The Story of Isaac Brock: Hero, Defender and Saviour of Upper Canada/3
In every young man's career comes a time of probation. During this critical period that youth is wise who enters into a truce with his feelings. This is the period when influences for good or bad assert themselves—the parting of the ways. The sign-posts are painted in capitals.
When Brock buttoned his scarlet tunic and strapped his sword on his hip, as fine a specimen of a clean-bodied, clean-minded youth as ever trod the turnpike of life, he knew that he was at the cross-roads. The trail before him was well blazed, but straight or crooked, rough or smooth, valley or height, it mattered little so long as he kept nourished the bright light of purpose that burned steadily within him.
Five years of uneventful service, chiefly in England, passed by, and our hero was celebrating his coming of age. His only inheritance was health, hope and courage. While neither monk nor hermit, he had so far been as steadfast as the Pole Star in respect to his resolutions. He had allowed nothing to induce him to break the rules engraved on brass that he had himself imposed. His mind had broadened, his spirits ran high, his conscience told him that he was graduating in the world's university with honour. His love for athletics still continued. He had the thews of a gladiator, and in his Guernsey stockings stood six feet two inches. Add to this an honest countenance, with much gentleness of manner and great determination, and you have a faithful picture of Isaac Brock.
Upon obtaining his lieutenancy he returned to Guernsey, raised an independent company, and exchanged into the 49th, the Royal Berkshires, then stationed in Barbadoes. He now found himself looking at life under new conditions. While the beauties of Barbadoes enchanted him, his duties as a soldier were disappointing. They were limited to drill, dress parade, guard mounting, the erection of new fortifications, and patrolling the coast for vessels carrying prohibited cargoes.
Under the terms of a treaty made at Paris in 1773, United States produce for British West Indian ports could only be carried by British subjects in British ships. Britain's men-of-war were also authorized to seize any vessel laden with produce for or from any French colony. Brock was a soldier, not a policeman, and coast-guard duties palled upon him. His great diversion was in calculating the probabilities of invasion by the French. In expectation of this, the refortifying of the island was in progress. The memory of Admiral d'Estaing's visit with his fleet from Toulon, and the capture of St. Vincent, sent a chill through the island. The great victory by the British Admiral Rodney, when he whipped a superior French fleet to a standstill, was yet to come. Bastions and earthworks grew during the night like mushrooms. While Brock chafed under restraint, he knew how to improve the opportunity.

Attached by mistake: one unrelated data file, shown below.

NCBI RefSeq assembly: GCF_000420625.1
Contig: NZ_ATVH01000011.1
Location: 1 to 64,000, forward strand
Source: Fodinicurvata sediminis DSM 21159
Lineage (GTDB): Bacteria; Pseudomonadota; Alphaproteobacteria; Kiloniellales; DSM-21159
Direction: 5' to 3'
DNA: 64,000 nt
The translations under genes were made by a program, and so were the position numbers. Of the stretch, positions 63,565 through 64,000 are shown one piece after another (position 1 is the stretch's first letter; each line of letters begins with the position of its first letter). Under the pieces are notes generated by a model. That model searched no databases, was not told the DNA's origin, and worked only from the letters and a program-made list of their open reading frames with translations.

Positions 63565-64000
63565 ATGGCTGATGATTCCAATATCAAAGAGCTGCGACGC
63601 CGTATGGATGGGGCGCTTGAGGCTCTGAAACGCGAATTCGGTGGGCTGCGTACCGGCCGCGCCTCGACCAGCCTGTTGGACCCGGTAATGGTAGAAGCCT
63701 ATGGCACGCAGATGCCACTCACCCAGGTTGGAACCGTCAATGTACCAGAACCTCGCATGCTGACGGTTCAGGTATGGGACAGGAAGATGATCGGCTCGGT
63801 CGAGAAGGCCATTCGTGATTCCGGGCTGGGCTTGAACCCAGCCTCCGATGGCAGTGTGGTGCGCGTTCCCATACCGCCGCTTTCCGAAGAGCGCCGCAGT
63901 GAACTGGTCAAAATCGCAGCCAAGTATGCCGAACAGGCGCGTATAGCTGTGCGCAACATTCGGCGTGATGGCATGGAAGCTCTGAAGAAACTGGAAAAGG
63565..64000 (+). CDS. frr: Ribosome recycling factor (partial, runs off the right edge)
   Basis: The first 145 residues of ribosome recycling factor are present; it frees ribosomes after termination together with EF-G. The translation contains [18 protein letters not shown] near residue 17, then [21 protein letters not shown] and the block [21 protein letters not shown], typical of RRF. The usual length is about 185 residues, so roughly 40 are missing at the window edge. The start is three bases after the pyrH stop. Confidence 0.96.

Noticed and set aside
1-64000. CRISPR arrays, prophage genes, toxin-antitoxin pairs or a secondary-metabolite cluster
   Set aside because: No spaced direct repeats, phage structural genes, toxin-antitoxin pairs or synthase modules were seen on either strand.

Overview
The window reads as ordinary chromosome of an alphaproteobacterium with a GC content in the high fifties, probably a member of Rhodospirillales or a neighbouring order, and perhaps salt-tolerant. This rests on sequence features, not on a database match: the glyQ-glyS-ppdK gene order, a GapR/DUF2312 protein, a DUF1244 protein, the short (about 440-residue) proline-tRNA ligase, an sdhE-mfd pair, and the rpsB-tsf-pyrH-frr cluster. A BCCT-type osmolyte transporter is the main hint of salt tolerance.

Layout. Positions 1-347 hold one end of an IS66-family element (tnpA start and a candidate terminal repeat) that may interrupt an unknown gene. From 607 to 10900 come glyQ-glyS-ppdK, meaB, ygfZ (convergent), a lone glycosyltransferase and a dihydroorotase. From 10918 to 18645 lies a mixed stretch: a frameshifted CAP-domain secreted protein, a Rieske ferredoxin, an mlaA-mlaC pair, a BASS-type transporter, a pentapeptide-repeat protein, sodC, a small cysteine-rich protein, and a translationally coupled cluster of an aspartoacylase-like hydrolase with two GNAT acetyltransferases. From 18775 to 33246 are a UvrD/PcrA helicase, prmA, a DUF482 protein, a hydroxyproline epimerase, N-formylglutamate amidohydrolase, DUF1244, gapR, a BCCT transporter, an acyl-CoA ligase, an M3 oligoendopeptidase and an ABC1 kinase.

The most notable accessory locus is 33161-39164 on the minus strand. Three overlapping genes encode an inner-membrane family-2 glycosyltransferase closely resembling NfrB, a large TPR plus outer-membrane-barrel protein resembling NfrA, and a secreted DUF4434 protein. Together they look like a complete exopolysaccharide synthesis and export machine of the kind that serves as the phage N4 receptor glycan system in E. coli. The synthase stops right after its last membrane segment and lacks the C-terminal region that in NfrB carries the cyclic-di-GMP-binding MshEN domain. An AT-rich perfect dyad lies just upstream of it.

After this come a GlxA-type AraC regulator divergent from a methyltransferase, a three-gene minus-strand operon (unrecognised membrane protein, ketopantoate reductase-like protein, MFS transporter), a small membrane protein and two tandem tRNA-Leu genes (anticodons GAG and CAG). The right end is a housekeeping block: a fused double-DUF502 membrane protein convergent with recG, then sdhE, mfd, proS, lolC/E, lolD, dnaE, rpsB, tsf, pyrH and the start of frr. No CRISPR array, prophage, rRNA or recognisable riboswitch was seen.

Fishing, shooting sea-fowl, and exploring the interior on horseback, were Brock's chief pastimes. He became a fearless horseman. Mount Hillaby rose 1,200 feet above[Pg 23] the Caribbean Sea. The very crest of its almost impossible pinnacle Brock is said to have ascended on horseback. Between Bridgetown, in Barbadoes, and Kingston, Jamaica, he divided his time, and though monotonous, his life in the Windward Islands was not wholly void of adventure.
Shortly after joining his regiment at Bridgetown our hero had his first affair of honour, an opportunity to display his courage under most trying conditions. A certain captain in the 49th was a confirmed duellist, with a reputation of being a dead shot at short range. Resting upon his evil record, this braggart had succeeded in terrorizing the garrison, and it was soon Brock's turn to be selected for insult. But Isaac could not be bullied or intimidated. He promptly challenged and was as promptly accepted.
The fateful morning arrived. In a lonely spot, palm-sheltered, and within sight of the sea breaking upon the coral reefs, principals and seconds met. There was no question in Brock's mind as to his duty—the duello at that time was the recognized court of appeal. If its purpose as originally designed had at times been infamously abused, it was still the one and only arbiter through which insults had to be purged and from which, for the "officer and gentleman," there was no escape.